Currently, it is Royal Decree 1247/1995, of July 14, which contains the current Regulation of Historic Vehicles. In Chapter I / Cataloging / Article 1 / Concept and conditions, the fundamental requirements are clearly expressed:
“The following may be considered historical vehicles for the purposes of this Regulation: 1. Those that are at least twenty-five years old, counted from the date of their manufacture. If this is not known, the date of its first registration will be taken as such or, failing that, the date on which the corresponding type or variant was discontinued.
But, it seems, next December a Royal Decree will be published which will modify the current General Circulation Regulation, also approved by RD 1428/2003 of November 21. This new regulation, in addition to other modifications introduced in the 90 pages that make up the text, includes, in point 42, that of Annex II called "Sports events, cycling marches and other events", which is now entitled "Sports events , cycle tours and other events ”and which consists of 33 articles.
In Section 3, that is, the one that mentions the “other events”, Article 32 says, verbatim, the following:
“Participation of historical vehicles. Events for historical vehicles are considered those in which historical vehicles classified as such participate, in accordance with Royal Decree 1247/1995, of July 14, which approves its regulations, or more than 35 years old in number higher than 10, for the celebration of tourist events or manifestations, concentrations, conservation or elegance contests and, in general, any kind of event in which no classification is established based on the movement of vehicles, either based on its speed or its regularity. "
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A progressive increase in seniority
As a result of the possible new Royal Decree, and apart from the much brought up issue of regularity that we will deal with in another moment, there is talk in various forums about the progressive increase in the date of the minimum age of a vehicle to be considered as historical / classic, passing from the month of December 2014 to 30 years, until reaching, in 2020, the 35 announced by the DGT. Be that as it may, it is clear that, after the hypothetical change in the legislation, a classic vehicle that lacks a historical license plate will not be able to participate in a special test for these vehicles if it does not meet the 35 years old mentioned in the conditions of the previous paragraph.
Therefore, it is easy to assume that, at "only" 30 years old, a vehicle is not going to have any privilege as a classic. Or what is the same: the new 35-year rule will be applied without any progression for a vehicle to become part of the Olympus of the classics. It's too much time; more if we take into account that in the rest of Europe the regulations that regulate the age of a classic, even if only by convention, is established at 30 years.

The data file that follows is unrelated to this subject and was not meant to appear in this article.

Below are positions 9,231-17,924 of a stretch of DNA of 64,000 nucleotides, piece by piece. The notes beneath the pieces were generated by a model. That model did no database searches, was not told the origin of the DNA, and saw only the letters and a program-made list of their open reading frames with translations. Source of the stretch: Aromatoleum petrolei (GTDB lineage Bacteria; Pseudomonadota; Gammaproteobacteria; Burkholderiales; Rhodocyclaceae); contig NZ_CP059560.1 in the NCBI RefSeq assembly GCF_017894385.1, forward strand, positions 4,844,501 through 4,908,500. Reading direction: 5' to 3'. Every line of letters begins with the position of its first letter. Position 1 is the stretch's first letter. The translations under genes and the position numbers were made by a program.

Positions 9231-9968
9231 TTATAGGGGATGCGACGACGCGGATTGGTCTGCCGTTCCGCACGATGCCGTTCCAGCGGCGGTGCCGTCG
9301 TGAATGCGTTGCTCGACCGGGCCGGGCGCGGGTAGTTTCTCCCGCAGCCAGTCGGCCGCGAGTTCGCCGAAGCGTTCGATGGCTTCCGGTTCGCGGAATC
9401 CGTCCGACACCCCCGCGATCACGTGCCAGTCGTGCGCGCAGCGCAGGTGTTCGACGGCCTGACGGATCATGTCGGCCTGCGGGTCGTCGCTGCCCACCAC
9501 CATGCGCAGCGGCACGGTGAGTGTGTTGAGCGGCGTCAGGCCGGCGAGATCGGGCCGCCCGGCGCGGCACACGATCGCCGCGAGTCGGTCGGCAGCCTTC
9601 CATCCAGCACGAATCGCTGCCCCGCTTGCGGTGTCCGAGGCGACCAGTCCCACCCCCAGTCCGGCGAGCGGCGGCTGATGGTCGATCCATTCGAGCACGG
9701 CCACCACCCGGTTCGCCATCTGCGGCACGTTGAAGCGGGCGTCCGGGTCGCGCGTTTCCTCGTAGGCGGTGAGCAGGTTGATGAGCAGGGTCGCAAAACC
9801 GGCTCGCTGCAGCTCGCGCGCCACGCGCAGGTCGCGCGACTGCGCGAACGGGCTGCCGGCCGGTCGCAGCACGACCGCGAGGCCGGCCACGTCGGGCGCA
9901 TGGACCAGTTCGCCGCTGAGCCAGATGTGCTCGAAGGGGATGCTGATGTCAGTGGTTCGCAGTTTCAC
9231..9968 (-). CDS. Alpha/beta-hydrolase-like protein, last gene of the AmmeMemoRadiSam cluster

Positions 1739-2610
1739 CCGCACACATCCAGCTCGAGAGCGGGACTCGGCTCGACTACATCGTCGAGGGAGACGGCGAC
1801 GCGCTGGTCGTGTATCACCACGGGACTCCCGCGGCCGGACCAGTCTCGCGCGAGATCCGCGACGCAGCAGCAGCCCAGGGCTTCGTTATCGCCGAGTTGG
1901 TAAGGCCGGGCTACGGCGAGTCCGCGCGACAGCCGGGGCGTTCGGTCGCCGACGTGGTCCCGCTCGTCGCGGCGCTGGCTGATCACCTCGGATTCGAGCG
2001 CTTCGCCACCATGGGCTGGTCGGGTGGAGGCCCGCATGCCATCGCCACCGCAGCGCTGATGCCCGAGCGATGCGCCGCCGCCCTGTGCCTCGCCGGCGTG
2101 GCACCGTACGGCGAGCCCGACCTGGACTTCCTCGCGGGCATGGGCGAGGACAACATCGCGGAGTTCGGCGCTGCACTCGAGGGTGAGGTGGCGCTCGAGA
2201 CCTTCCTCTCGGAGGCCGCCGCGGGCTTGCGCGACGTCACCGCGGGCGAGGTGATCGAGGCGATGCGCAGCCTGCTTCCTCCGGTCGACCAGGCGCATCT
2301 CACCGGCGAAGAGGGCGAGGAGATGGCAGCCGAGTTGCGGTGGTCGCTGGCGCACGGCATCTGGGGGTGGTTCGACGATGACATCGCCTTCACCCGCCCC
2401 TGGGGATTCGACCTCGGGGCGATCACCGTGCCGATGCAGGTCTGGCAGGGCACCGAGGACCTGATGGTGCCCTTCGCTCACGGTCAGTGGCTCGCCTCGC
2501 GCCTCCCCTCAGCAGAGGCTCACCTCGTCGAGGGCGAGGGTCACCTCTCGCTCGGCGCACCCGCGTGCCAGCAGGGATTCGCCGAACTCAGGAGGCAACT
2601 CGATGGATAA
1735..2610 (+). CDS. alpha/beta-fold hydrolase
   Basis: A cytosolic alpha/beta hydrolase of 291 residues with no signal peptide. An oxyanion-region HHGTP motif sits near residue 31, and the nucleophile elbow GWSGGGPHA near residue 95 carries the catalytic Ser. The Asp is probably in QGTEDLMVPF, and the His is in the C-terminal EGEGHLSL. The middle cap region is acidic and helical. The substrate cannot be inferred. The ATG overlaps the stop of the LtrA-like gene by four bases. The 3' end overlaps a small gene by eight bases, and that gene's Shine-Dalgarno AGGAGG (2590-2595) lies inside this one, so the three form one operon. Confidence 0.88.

To finish tangling dates and add to the confusion, Insurance intended to cover classic vehicles in Spain can be contracted after 20 years of antiquity, since it is considered that their use decreases a lot thereafter. On the other hand, and in coherence with the Regulation of Historic Vehicles, the town councils of some municipalities exempt from paying the road tax from 25, although the latter is something that may change with the new legislation.
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In short: insurance and exemption from road tax from 20 and 25 years respectively; it seems that its classification as classic or historical from 30 and progressively 35; and it is also probable that, if nothing changes, participation in tests and / or events for these vehicles, starting at 35. As a recognized expert in this type of procedures comments verbatim, it is “A complex issue that always ends where it started: when does a vehicle become a classic? If the objective is to save as many of them as possible, his thing is to be as soon as possible, there is no doubt about that. " In practice, it will be when the legislation marks it, that is, 10 or 15 years after being insured as "classic" or being exempted by the local councils more sensitive to this type of historical heritage.
All this legislative maze, how could it affect the context that surrounds a vehicle when the 'machinery' that makes it go from simply old to classic starts up? More directly: will there be owners who get discouraged (for more than obvious reasons) and dispose of their precious vehicles? Will they keep them, will they sell them to a good fan, or to the highest bidder? Will the prices of those vehicles in no-man's-land rise at the prospect of being classic, or will they depreciate from “near-classic” to old overnight? Will the PIVE plans - scrapping after all - that have done so much damage to the historic automobile fleet, will they once again be the unforeseen fate of some of them?
To speak of an unpredictable future without having approved the aforementioned Royal Decree is speculative, and some or all of the questions posed in the previous paragraph may be unnecessary, illogical or simply crazy. However, what is evident is that the shadow of doubt hangs over the conservation of our future classics.
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Finally, the Royal Decree was not put to a vote at the end of 2014. Read more by clicking here